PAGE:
Caramelised citrus Bread pudding

Here is a handy recipe which will make excellent use of old bread.  I read a very basic recipe for bread pudding in a book dating back over a hundred years.  I considered it needed a little extra flavour and colour to appeal and I think this is absolutely delicious.  I have eaten it both cold and reheated. I have to say I preferred it reheated (just in the microwave for 10 seconds), topped off with fresh berries and a drizzle of cream. Either way – not a recipe to be ignored.   This pudding is handy in that it can be made well in advance. Once made it needs to firm up in the fridge overnight.  Easily adapted for vegans.


Start with the caramel. Place the sugar and water in a small saucepan and place over a gentle heat. Other than swirling the pan around from time to time don’t be tempted to stir or fiddle with the sugar.
Once the sugar has dissolved and the syrup starts to bubble the heat can be increased slightly. After three to four minutes the water will have boiled away and the sugar syrup will start to colour. It is better to use a pan without a non-stick coating so that you can see the colour change.
When the syrup has taken on a pale golden colour I take the pan off the heat and continue to swirl the caramel around in the residual heat of the pan. In this way the caramel is less likely to burn. You need a colour the same as that of golden syrup – any darker and it can be bitter.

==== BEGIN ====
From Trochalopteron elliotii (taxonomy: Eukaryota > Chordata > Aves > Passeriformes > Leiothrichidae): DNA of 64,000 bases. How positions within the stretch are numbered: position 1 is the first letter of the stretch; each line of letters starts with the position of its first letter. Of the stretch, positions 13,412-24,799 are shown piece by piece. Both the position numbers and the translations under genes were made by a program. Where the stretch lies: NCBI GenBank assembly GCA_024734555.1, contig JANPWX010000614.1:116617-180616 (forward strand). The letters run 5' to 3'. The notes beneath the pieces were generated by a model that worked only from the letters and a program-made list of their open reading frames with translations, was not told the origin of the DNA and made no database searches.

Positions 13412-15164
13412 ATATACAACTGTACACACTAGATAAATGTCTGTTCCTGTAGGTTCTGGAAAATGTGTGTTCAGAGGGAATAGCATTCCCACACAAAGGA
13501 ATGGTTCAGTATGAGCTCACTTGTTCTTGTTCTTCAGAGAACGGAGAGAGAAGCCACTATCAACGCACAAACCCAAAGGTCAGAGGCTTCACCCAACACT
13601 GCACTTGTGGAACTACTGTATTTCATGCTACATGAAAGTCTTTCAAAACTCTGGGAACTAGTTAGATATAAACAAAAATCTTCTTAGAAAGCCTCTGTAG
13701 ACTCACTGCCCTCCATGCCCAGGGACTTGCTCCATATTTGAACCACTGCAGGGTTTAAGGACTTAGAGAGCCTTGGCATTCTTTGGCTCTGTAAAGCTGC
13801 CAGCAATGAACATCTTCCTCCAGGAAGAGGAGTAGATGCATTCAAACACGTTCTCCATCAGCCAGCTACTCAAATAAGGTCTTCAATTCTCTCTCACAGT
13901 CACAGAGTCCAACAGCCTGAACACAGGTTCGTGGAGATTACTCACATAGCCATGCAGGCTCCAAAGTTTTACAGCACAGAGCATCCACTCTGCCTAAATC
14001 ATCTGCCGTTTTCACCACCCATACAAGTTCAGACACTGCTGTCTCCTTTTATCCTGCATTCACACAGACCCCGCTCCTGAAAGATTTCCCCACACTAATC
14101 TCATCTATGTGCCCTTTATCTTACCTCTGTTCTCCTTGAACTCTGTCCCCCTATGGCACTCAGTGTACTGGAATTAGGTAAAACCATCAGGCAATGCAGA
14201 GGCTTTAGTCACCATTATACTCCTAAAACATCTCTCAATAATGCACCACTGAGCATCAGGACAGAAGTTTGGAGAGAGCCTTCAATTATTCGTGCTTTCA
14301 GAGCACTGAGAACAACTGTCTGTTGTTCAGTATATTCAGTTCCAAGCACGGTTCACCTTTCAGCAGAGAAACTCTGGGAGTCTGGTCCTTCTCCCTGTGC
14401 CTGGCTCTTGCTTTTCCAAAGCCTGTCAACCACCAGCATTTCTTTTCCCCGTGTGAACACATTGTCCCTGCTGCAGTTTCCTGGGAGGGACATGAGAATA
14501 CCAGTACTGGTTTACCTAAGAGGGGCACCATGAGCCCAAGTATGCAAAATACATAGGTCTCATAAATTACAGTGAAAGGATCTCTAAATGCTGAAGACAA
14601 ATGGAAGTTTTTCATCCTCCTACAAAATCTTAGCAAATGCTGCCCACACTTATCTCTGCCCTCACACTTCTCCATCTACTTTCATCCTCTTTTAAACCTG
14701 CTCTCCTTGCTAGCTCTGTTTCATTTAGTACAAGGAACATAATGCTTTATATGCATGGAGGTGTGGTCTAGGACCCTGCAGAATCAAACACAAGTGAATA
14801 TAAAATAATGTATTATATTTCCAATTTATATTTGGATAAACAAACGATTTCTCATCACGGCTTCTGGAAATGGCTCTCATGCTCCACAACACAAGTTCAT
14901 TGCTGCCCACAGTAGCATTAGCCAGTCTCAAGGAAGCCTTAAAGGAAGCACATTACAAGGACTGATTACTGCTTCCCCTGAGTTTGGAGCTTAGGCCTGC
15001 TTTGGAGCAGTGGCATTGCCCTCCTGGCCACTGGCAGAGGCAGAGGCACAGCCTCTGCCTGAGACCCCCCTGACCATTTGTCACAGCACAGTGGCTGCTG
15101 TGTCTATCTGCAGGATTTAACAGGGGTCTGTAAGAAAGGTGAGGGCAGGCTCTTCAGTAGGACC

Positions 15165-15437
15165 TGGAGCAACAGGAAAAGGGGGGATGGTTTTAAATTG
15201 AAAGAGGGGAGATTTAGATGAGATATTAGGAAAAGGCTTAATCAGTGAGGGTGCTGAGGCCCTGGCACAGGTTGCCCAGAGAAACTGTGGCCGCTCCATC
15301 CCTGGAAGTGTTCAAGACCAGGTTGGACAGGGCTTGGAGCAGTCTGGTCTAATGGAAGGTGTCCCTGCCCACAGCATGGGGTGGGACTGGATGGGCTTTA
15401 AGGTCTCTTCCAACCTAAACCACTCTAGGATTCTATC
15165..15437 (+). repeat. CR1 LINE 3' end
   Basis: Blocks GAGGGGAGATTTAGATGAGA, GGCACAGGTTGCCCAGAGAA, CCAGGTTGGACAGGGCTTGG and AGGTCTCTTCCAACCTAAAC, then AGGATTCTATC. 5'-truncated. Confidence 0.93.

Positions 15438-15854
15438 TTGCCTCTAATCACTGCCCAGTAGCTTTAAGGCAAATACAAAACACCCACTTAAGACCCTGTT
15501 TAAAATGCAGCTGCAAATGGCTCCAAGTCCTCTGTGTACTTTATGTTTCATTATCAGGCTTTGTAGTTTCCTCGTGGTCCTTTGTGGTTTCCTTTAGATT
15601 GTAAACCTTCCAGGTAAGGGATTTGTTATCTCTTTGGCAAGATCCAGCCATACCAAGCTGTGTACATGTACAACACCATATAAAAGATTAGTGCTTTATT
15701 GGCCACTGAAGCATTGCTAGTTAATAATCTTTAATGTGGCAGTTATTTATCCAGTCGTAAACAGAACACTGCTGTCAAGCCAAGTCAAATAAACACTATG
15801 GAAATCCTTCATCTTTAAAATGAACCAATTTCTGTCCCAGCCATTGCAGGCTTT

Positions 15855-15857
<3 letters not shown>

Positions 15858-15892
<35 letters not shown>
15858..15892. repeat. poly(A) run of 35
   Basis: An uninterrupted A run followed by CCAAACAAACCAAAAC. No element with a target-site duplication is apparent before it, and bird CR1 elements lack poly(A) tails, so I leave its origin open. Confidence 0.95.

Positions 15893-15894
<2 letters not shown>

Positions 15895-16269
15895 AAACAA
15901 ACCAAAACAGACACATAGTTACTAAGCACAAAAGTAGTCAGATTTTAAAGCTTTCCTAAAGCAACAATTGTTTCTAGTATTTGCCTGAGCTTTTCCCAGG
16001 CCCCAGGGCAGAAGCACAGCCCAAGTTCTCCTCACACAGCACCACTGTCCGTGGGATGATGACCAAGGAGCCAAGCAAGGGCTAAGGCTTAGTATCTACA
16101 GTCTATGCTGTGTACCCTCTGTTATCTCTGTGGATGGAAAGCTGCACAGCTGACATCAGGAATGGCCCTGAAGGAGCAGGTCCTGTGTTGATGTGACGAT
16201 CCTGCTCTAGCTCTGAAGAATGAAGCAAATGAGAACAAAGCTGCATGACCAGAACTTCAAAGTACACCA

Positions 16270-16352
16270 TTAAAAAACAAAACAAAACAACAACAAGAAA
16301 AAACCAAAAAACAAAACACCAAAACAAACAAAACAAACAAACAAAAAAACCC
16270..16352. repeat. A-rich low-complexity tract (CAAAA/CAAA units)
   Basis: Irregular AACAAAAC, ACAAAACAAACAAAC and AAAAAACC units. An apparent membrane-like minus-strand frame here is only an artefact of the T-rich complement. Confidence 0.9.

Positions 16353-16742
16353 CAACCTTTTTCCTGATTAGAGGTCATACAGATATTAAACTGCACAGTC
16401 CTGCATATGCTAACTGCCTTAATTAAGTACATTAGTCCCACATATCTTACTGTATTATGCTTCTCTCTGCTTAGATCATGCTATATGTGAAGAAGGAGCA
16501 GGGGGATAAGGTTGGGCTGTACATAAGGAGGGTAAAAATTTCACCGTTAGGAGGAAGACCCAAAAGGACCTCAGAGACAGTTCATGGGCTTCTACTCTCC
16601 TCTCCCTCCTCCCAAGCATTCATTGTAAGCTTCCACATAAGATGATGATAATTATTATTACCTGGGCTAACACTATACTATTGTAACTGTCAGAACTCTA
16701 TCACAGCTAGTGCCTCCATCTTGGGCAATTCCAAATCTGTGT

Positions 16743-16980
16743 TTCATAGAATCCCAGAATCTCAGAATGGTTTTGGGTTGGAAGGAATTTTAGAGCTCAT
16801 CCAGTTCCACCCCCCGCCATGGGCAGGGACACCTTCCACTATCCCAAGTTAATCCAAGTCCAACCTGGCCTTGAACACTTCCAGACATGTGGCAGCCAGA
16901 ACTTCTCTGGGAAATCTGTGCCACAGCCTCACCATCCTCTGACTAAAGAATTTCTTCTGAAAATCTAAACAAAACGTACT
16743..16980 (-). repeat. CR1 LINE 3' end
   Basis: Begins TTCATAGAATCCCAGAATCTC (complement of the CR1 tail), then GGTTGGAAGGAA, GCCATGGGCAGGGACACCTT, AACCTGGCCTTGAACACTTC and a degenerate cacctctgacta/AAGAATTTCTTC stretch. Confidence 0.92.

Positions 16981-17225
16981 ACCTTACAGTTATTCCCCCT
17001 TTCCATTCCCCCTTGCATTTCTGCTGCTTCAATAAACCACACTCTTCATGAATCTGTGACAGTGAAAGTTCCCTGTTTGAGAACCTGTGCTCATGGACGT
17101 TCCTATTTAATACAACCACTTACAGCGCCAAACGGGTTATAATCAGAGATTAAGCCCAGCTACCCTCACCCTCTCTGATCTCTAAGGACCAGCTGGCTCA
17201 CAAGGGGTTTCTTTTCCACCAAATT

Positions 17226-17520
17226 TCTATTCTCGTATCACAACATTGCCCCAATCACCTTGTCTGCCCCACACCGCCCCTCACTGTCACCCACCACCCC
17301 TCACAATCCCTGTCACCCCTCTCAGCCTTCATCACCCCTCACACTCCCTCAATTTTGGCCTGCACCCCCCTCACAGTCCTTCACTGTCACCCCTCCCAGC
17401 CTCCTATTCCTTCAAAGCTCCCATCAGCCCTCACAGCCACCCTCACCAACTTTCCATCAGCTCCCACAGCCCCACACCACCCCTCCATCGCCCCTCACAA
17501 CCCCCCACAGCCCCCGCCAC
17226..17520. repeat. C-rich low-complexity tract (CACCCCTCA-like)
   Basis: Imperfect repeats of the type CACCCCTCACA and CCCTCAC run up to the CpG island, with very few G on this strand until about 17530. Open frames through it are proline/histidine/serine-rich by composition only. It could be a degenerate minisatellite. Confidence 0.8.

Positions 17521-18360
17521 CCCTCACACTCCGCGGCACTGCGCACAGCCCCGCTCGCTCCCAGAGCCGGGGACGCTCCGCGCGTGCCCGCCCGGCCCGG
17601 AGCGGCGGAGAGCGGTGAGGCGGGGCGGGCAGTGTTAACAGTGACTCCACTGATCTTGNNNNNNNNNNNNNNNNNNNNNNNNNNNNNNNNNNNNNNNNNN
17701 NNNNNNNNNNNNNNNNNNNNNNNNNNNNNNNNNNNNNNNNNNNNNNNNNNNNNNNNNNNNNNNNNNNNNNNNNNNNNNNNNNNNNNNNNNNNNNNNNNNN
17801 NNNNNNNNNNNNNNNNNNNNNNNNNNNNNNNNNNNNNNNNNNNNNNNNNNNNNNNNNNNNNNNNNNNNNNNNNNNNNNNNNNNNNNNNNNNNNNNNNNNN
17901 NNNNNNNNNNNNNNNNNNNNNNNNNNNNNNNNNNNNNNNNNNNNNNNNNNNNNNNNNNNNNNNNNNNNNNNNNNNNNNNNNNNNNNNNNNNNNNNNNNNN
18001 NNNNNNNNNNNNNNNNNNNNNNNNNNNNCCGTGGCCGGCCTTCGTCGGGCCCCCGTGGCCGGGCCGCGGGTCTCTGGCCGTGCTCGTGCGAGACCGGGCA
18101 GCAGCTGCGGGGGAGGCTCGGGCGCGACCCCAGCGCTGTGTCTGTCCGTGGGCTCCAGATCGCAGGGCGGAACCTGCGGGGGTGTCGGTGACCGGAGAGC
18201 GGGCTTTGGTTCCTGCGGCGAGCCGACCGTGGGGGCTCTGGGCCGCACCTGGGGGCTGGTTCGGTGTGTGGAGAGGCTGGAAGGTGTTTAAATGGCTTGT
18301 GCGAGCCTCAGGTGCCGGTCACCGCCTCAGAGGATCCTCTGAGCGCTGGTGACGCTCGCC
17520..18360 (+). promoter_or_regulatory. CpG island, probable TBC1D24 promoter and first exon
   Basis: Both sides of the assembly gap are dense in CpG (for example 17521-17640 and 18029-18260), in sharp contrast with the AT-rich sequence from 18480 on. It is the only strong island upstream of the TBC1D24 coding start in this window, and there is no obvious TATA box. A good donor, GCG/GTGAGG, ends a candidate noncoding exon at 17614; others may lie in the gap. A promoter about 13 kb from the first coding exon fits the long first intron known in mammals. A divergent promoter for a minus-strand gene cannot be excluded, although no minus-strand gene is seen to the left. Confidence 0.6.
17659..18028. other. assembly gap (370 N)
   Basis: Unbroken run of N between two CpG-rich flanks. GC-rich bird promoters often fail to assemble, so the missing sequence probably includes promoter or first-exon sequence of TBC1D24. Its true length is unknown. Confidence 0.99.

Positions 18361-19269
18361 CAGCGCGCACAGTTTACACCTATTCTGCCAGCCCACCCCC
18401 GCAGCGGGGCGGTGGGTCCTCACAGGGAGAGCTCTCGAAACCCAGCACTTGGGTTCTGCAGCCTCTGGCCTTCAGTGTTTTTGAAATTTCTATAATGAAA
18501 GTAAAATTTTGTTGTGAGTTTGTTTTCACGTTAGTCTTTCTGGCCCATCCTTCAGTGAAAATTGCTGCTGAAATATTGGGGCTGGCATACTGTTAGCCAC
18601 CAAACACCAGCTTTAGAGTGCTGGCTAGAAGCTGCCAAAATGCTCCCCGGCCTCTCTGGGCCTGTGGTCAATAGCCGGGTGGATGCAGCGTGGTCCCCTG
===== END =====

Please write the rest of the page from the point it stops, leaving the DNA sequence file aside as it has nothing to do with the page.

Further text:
Once the caramel is just right then it can be divided between the four dishes and left to set.

Tip: Cleaning the caramel pan is easy, simply add hot water and reheat and any residual stuck on caramel will dissolve and wash away.

To make the pudding place the milk, cream, sugar and orange zest (not the juice) into a small saucepan and place over a gentle heat, stirring all the time.
Once the sugar has dissolved and just before the milk boils, take off the heat. Add the fine breadcrumbs and stir well.
Measure the custard powder (or cornflour and food colour) and mix this to a thin paste with the juice from the orange.

Add this thin paste to the pan containing the milk and breadcrumbs, stir well then divide between the four ramekins containing the caramel. The pudding mix should come almost to the top of the dishes.

Preheat the oven to 180 degrees c

Pop the four ramekins into the base of a large casserole pan that has a well- fitting lid.
Pour boiling water into the pan so that it comes about 1/3rd of the way up the ramekin, pop the lid on and into the oven for 20 minutes. No need to cover the puddings or use a trivet.

Take from the oven and carefully transfer the four ramekins to a cooling rack.

Once completely cold cover with a plate or saucer and pop into the fridge for at least 6 hours or overnight.

When ready to serve I found more caramel sauce was achieved by first standing the puddings in a bowl of very hot water. Run a knife around the pudding then stand the ramekin in hot water for ten minutes or so.

Run a knife around again and you will see that some of the caramel has started to ooze up the sides of the ramekin. Place a serving plate over the top, quickly invert, a light shake and the pudding will turn out with its own caramel sauce.

I have eaten these hot and cold and I love it with a few fresh berries and drizzle of cream.

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